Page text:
Which is simply another form of PC interference in the functioning of law enforcement. One of the biggest problems is that Political Correctness confuses issues of race vs culture, and assigns racial motivation to cultural phenomena. For example, if black people get arrested at a higher rate than whites in a given jurisdiction, the implicit assumption is that the police in that jurisdiction are racist bigots unless they can prove otherwise. While there have been incidents of actual racism, what is far more common is that black people are simply committing more crimes per capita than the whites.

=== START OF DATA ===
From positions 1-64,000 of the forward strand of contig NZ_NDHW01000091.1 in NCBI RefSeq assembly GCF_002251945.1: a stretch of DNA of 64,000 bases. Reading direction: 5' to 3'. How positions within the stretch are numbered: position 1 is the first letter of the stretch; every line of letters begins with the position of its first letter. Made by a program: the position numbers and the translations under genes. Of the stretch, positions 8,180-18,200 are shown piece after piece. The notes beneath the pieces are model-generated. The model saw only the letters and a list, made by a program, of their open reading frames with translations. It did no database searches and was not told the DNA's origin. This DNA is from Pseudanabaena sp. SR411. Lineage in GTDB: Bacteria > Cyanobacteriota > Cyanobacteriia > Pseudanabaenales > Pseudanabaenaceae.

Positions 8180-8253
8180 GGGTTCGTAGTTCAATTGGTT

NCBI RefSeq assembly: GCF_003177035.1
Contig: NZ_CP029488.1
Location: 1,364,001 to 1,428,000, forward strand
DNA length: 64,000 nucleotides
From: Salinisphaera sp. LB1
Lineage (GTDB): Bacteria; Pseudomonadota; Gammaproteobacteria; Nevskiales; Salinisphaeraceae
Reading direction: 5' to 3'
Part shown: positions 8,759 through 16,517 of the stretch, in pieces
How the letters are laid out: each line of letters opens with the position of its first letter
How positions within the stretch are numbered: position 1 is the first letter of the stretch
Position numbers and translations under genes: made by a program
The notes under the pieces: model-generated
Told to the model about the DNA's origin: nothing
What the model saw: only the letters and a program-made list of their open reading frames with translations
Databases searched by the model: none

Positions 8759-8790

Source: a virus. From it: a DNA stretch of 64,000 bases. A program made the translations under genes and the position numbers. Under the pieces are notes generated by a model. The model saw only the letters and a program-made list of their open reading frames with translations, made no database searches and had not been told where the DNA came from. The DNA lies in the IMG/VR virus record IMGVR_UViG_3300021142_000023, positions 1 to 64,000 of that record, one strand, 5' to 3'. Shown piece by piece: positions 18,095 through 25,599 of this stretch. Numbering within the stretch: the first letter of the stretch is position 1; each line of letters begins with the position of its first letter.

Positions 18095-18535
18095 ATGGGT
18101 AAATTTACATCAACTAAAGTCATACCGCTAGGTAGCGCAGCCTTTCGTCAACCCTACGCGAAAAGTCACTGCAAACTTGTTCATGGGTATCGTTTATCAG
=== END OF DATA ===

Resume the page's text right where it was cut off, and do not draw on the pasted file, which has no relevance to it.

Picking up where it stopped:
This is not a racial thing, it is a cultural phenomenon. Before the civil rights movement, (say the 1940s) teen pregnancy and crime rates among blacks were significantly lower than among whites. Now it's the other way around--teen pregnancy and crime rates are far higher among blacks than whites. There are many reasons why this has happened, but race is not one of them. If you look at country music as being some kind of reflection of "white culture" and rap/hip-hop music as a reflection of "black culture", the reasons for the disparity become pretty clear. Country music has a lot of songs about cheating, but the majority depict it as a negative, hurtful thing ("Before He Cheats" by Carrie Underwood comes to mind). You can find many country songs that glorify traditional family life and being a decent, law-abiding citizen: "Front Porch Lookin' In" by Lonestar, "He Didn't Have To Be" by Brad Paisley, and many others. In contrast, rap/hip-hop songs generally glorify "thug life", dysfunctional criminal behavior, and promiscuous sex regardless of whether it happens within a relationship. To me, it is no surprise that the culture that spawned "Cop Killer" gets arrested at a higher rate than the one that spawned "Small Town USA", regardless of the skin color that predominates within those cultures.